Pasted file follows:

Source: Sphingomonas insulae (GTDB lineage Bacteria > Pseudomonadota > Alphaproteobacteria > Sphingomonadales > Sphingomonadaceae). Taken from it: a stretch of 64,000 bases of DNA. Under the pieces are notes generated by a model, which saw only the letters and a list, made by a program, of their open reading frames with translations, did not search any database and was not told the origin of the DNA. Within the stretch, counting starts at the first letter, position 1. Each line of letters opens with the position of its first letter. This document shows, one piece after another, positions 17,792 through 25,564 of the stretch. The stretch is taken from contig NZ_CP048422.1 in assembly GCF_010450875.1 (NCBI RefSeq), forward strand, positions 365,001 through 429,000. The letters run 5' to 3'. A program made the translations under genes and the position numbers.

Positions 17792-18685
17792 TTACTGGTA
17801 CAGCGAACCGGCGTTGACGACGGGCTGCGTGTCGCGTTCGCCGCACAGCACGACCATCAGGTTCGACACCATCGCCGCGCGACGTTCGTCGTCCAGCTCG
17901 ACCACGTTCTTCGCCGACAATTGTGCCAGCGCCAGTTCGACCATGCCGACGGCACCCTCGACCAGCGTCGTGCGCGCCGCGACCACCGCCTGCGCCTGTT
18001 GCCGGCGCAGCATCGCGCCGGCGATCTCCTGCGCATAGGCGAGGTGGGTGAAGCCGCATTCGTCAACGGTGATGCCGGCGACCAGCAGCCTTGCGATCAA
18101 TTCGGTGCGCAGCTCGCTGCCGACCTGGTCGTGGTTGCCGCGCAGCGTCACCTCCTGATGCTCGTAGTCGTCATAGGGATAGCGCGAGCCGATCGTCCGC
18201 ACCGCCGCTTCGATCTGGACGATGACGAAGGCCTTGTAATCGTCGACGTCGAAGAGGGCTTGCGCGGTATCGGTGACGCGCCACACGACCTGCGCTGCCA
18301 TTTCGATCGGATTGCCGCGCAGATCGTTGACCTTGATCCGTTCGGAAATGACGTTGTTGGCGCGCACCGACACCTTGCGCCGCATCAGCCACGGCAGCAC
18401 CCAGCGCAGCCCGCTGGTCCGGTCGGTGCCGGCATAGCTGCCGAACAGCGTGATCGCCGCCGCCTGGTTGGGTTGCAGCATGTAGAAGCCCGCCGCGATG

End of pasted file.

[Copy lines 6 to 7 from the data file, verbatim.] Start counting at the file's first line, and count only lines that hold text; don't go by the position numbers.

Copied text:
18001 GCCGGCGCAGCATCGCGCCGGCGATCTCCTGCGCATAGGCGAGGTGGGTGAAGCCGCATTCGTCAACGGTGATGCCGGCGACCAGCAGCCTTGCGATCAA
18101 TTCGGTGCGCAGCTCGCTGCCGACCTGGTCGTGGTTGCCGCGCAGCGTCACCTCCTGATGCTCGTAGTCGTCATAGGGATAGCGCGAGCCGATCGTCCGC